Jessica Langer holds a PhD in English and is CEO of ideas in flight, a social media and digital marketing agency that specializes in strategy, training and implementation for SMEs (small and medium sized enterprises). Jessica tells her post-ac transition story here. What I like most about this story is its specification of the “important decision” at every step of the way, and the “mission critical piece” of each decision. The transition to non-academic work requires active strategizing; it’s not something you can fall into passively. Jessica doesn’t just tell us that–she SHOWS it by identifying the steps she took all along her path to situate herself to be competitive outside the academy. I encourage everyone to start thinking about their own “mission critical” options now.
I thought I’d start with a story. This is partly because people love stories (I think I learned that in my first year literature class). And it’s partly because in my story, I’ll be identifying critical junctures and decisions that I made that helped me be successful later on.
So without further ado, here it is: my path from ac to post-ac.
I went to the University of Toronto for my undergrad degree. (I applied to U of T and Yale. Yale said no. My wallet said hooray.) I figured I was the kid who had always spent most classes in high school reading novels, so I’d major in English. I also signed up for Mandarin classes, which eventually turned into a second major in East Asian studies. Not, shall we say, the most ostensibly employable of combinations.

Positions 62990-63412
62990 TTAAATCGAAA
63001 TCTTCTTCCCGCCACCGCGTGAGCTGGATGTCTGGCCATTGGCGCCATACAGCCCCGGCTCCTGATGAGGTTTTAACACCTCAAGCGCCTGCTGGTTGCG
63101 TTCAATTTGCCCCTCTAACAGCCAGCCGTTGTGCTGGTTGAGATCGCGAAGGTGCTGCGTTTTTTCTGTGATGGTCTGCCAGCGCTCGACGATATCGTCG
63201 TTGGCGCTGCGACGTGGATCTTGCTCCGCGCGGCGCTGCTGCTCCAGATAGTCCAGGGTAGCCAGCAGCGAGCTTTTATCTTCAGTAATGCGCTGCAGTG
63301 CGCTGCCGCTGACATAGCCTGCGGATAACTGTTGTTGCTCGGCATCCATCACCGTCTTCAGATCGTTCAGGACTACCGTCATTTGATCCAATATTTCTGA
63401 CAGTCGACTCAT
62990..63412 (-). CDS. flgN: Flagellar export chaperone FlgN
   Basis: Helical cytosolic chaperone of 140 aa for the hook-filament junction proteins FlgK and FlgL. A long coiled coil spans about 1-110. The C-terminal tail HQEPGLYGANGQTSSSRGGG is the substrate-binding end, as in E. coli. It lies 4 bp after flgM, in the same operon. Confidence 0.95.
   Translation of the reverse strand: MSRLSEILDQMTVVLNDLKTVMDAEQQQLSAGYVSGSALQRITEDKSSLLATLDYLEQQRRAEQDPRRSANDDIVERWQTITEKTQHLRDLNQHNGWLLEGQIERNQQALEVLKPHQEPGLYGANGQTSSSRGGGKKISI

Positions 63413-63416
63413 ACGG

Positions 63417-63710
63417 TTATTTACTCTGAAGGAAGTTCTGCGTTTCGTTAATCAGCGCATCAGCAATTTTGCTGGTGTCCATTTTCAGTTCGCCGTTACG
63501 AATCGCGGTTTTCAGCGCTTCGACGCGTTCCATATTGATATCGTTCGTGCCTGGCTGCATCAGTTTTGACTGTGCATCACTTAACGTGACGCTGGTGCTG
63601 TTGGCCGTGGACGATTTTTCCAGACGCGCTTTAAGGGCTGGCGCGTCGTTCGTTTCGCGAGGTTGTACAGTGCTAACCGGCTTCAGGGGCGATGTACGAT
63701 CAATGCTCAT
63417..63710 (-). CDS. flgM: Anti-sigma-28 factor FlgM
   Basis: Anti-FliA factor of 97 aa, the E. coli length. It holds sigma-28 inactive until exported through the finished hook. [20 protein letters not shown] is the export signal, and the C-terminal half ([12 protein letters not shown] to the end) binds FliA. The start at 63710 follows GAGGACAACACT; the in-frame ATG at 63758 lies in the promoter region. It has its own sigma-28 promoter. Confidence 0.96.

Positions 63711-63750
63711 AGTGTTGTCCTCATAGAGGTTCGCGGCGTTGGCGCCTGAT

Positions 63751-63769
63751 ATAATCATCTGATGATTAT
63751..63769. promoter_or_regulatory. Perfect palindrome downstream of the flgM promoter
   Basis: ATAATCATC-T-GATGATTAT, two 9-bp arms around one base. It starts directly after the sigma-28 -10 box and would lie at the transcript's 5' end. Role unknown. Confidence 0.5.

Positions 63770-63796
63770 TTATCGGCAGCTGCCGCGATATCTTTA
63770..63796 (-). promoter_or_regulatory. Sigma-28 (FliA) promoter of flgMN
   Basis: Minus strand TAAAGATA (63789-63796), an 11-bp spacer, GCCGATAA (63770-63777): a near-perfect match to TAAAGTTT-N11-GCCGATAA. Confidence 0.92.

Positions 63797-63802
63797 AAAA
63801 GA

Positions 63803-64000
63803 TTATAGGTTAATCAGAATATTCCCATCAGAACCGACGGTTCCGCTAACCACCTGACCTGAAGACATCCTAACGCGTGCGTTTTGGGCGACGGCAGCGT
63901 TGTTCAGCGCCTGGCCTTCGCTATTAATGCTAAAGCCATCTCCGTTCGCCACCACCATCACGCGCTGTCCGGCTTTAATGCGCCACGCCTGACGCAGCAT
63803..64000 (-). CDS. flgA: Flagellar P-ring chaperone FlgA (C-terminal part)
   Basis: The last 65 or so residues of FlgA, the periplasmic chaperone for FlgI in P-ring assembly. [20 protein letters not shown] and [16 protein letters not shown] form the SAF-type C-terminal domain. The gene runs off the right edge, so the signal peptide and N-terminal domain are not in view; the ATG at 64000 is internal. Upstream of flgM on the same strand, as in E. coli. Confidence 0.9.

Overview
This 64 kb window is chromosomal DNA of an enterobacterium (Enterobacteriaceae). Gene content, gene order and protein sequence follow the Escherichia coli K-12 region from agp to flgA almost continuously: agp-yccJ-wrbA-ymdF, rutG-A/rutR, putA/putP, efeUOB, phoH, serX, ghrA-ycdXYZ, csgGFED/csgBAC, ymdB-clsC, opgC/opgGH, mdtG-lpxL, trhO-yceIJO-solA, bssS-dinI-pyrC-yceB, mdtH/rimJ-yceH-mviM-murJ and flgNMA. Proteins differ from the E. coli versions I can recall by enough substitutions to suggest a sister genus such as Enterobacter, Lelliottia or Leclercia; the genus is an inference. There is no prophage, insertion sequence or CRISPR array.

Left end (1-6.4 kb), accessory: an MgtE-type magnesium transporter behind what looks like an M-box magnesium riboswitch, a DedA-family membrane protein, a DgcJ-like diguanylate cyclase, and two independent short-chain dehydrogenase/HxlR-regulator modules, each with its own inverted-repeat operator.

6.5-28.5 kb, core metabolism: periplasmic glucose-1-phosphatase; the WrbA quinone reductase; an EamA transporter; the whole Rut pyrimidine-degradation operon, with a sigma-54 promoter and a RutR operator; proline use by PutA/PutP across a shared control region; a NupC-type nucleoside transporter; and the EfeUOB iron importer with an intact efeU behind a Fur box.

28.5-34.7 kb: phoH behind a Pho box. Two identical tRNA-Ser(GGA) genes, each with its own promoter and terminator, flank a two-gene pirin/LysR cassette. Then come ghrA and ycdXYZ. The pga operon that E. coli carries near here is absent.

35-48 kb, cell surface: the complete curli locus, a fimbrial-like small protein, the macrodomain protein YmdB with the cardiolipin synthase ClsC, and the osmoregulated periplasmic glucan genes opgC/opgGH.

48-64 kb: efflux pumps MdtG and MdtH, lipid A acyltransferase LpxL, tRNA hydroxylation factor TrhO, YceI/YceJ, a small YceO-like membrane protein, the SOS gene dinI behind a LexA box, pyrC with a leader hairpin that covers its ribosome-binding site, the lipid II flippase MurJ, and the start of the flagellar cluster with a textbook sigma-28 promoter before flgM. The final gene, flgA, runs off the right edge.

The important decision: Although I loved my classes – well, most of them – I understood that it would be important to start looking at potential careers from very early on. Marketing and communications appealed, because they seemed to appeal to the large part of me that was obsessed with narrative. I did think that I wanted to be a professor eventually, and at that time I had no idea the market was so terrible – but I wanted to make sure I had a couple of different potential plans.
The mission-critical piece: To that end, I got a summer job as a receptionist at a small startup called studentawards.com; I was soon promoted to marketing assistant. Why? Because I proposed a plan to turn the site from a pure search engine into a social network – an online forum, specifically. (This was 2001, when such things were reasonably newfangled.) In other words, I identified an opportunity to create something new and contribute to the business – what we sometimes call a “gap in the market” – and set about doing just that.
I attended the University of London’s School of Advanced Study for my MA, and Royal Holloway College at the University of London for my PhD. (I imagine that if I’d gone to Oxford or Cambridge or Yale, etc, I might have had a better chance at getting a top-tier academic job. But I must say that I never found my PhD-granting institution to be an issue on the job market.)
My success in grad school was due in part to a combination of luck and whimsy. Why was I in the UK? I’d met a lovely traveling Londoner at a bar in Toronto, and followed him there. (We’ve been married nearly 10 years now.) And why Royal Holloway for my PhD? I read a great science fiction novel and connected by email with its author, Adam Roberts, who happened to be a professor at Royal Holloway. We met, enjoyed each other’s academic company, and I became his PhD advisee (with a full scholarship).
Luck and whimsy aren’t enough, though. Many of my decisions during graduate school were made specifically to set myself up for success either in academia or outside of it.
The important decision: I chose to go to graduate school in a context where I was well-supported by my mentor(s), by financial aid awards, and by my departments. I would not have gone otherwise, not because I couldn’t afford it, but rather because I understood even at that time that my success would be determined in large part by departmental forces outside my control.